January 8, 2019

Blood infections need to be treated fast. This new tool could help.

WEST LAFAYETTE, Ind. — Bloodstream infections are notoriously deadly. Not because they’re untreatable, but because they work fast and are hard to diagnose. To figure out what medication to give patients, doctors need to culture the bacteria or fungi causing the infection, which takes several days.

In an attempt to treat the infection before results of the culture come back, doctors often give patients a drug cocktail, hoping that one of the medications in the bunch will cure the patient. Often, it doesn’t, and sometimes patients are harmed by taking drugs they didn’t need. This practice also contributes to the increasing prevalence of antimicrobial resistance.

Mortality rates are high – bloodstream infections kill more than 600 people each day in the United States. Mohamed Seleem, a professor of microbiology in Purdue University’s College of Veterinary Medicine, is trying to change this with a faster method for diagnosing these infections.

“We created a method that uses a blood sample from patients, and in 20 minutes identifies what kind of infection they have and what antibiotic or antifungal medication we should give them,” Seleem said. “Doing this without giving patients the wrong treatment or creating antimicrobial resistance is really novel.”

Antimicrobial resistance happens when a microorganism is able to stop a medication from working against it. As a result, standard treatments become ineffective, infections persist and continue to spread. Without effective antibiotics, major surgeries and chemotherapy become extremely high-risk.

Seleem’s new diagnostic tool images the infection and identifies it from the rest of the cells and bacteria in the blood. Once he finds the bacterium he’s looking for, he can go inside it and analyze it. The findings were published in the journal Analytical Chemistry.

“Like each person has an individual fingerprint, each bacterium has a single fingerprint that’s specific to that infection,” Seleem said. “We created a library with the fingerprint of each infection, that way, we can quickly identify what kind of infection the patient has.”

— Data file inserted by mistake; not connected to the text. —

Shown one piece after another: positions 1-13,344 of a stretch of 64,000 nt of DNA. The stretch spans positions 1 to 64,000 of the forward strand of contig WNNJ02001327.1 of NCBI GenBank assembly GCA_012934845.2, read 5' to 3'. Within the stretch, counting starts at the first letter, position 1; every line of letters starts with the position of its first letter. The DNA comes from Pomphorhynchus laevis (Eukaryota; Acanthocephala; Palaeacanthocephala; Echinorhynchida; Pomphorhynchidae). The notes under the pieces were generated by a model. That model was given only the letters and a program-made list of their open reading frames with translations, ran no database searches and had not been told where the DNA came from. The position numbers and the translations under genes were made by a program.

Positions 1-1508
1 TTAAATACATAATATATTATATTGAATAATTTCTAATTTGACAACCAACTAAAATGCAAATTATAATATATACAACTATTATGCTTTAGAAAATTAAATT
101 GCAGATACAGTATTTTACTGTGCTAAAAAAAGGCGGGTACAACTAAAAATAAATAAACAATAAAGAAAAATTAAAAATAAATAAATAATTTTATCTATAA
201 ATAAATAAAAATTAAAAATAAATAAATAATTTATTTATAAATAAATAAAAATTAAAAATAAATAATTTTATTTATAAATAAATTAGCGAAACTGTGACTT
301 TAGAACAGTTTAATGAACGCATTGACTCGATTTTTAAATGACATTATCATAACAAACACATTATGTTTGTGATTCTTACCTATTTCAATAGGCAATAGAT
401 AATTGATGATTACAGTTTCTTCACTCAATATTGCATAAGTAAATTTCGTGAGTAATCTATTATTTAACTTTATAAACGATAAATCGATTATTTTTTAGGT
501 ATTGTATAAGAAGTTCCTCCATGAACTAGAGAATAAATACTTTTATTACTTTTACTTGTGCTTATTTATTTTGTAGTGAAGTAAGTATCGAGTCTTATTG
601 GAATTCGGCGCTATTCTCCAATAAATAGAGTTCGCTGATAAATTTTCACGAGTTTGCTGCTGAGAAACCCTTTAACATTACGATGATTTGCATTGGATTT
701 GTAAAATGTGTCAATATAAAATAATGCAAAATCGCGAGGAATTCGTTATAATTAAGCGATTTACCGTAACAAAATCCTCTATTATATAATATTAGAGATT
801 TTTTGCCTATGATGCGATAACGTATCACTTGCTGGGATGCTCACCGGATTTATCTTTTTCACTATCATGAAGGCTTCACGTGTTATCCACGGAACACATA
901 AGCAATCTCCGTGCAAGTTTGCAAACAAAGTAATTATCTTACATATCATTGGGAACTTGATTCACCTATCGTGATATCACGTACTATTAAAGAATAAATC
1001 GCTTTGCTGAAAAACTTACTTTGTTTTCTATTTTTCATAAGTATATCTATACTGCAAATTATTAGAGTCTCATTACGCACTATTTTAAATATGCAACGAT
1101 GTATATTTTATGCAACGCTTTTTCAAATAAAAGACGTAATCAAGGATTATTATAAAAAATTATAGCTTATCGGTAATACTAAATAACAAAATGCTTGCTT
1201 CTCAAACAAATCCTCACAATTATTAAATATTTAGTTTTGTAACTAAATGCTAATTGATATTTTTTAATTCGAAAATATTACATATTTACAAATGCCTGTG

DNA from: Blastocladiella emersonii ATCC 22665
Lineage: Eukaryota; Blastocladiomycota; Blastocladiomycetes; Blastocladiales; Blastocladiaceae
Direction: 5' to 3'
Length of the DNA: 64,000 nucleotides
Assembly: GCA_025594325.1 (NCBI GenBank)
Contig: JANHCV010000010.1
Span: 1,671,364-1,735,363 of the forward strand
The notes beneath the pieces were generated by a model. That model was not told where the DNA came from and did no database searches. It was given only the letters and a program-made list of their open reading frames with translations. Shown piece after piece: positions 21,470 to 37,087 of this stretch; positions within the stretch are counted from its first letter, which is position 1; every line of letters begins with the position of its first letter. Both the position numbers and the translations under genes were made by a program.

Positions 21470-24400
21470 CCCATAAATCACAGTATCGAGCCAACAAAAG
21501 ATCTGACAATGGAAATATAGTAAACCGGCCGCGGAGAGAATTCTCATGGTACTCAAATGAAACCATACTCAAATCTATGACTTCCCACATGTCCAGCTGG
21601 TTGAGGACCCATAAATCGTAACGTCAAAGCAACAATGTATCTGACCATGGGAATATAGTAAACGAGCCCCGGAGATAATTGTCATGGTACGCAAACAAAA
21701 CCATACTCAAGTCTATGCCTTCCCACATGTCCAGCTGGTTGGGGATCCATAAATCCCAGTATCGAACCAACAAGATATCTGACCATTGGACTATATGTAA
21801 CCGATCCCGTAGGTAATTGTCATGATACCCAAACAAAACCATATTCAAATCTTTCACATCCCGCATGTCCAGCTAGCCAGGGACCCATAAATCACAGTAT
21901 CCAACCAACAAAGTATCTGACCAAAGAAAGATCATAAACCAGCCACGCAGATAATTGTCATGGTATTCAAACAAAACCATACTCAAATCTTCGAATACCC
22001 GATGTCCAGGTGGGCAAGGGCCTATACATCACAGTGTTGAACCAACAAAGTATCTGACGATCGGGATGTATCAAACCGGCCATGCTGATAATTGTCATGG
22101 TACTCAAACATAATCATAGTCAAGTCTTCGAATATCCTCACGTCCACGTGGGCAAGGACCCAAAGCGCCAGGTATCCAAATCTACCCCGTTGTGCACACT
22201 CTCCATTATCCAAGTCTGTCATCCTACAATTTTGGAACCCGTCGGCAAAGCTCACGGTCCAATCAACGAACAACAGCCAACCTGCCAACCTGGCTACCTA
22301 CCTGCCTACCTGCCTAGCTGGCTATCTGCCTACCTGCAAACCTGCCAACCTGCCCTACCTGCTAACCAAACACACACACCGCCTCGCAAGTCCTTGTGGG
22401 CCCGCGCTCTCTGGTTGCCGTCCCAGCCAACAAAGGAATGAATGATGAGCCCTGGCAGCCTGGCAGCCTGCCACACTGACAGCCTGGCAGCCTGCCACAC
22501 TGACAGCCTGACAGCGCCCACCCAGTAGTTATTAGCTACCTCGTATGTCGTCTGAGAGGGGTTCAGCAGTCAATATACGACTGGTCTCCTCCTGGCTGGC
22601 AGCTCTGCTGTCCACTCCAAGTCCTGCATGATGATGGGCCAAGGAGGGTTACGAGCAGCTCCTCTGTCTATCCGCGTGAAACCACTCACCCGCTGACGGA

The original study considered only a single bacterium. Now, Seleem wants to make the technique more efficient and verify that it works on the six most common bloodstream infections. With help from Ji-Xin Cheng, a professor of biomedical engineering at Boston University, and a $1.7 million grant from the National Institutes of Health, he’s working toward these goals.

“The mortality rate is very high because patients can die from this in a few hours,” he said. “Finding a fast, efficient diagnostic tool is in high demand. We could save a lot of lives.”

Seleem’s research aligns with Purdue's Giant Leaps celebration, which acknowledges the university's global advancements in health, longevity and quality of life as part of Purdue's 150th anniversary. This is one of the four themes of the yearlong celebration's Ideas Festival, designed to showcase Purdue as an intellectual center solving real-world problems.

The technology is patented through the Purdue Research Foundation Office of Technology Commercialization. More information about the technology can be found here

Writer: Kayla Zacharias, 765-494-9318, kzachar@purdue.edu 

Source: Mohamed Seleem, 765-494-0763, mseleem@purdue.edu

Note to Journalists: For a copy of the paper, please contact Kayla Zacharias, Purdue News Service, kzachar@purdue.edu.


Antibiotic Susceptibility Determination within One Cell Cycle at Single-Bacterium Level by Stimulated Raman Metabolic Imaging

Weili Hong, Caroline W. Karanja, Nader S. Abutaleb, Waleed Younis, Xueyong Zhang, Mohamed N. Seleem, and Ji-Xin Cheng

The widespread use of antibiotics has significantly increased the number of resistant bacteria, which has also increased the urgency of rapid bacterial detection and profiling their antibiotic response. Current clinical methods for antibiotic susceptibility testing (AST) rely on culture and require at least 16 to 24 h to conduct. Therefore, there is an urgent need for a rapid method that can test the susceptibility of bacteria in a culture-free manner. Here we demonstrate a rapid AST method by monitoring the glucose metabolic activity of live bacteria at the single-cell level with hyperspectral stimulated Raman scattering (SRS) imaging. Using vancomycin-susceptible and -resistant enterococci E. faecalis as models, we demonstrate that the metabolic uptake of deuterated glucose in a single living bacterium can be quantitatively monitored via hyperspectral SRS imaging. Remarkably, the metabolic activity of susceptible bacteria responds differently to antibiotics from the resistant strain within only 0.5 h from the addition of antibiotics. Therefore, bacterial susceptibility and the minimum inhibitory concentration (MIC) of antibiotics can be determined within one cell cycle. Our metabolic imaging method is applicable to other bacteria species including E. coli, K. Pneumoniae, and S. aureus as well as different antibiotics, regardless of their mechanisms of inhibiting or killing bacteria.


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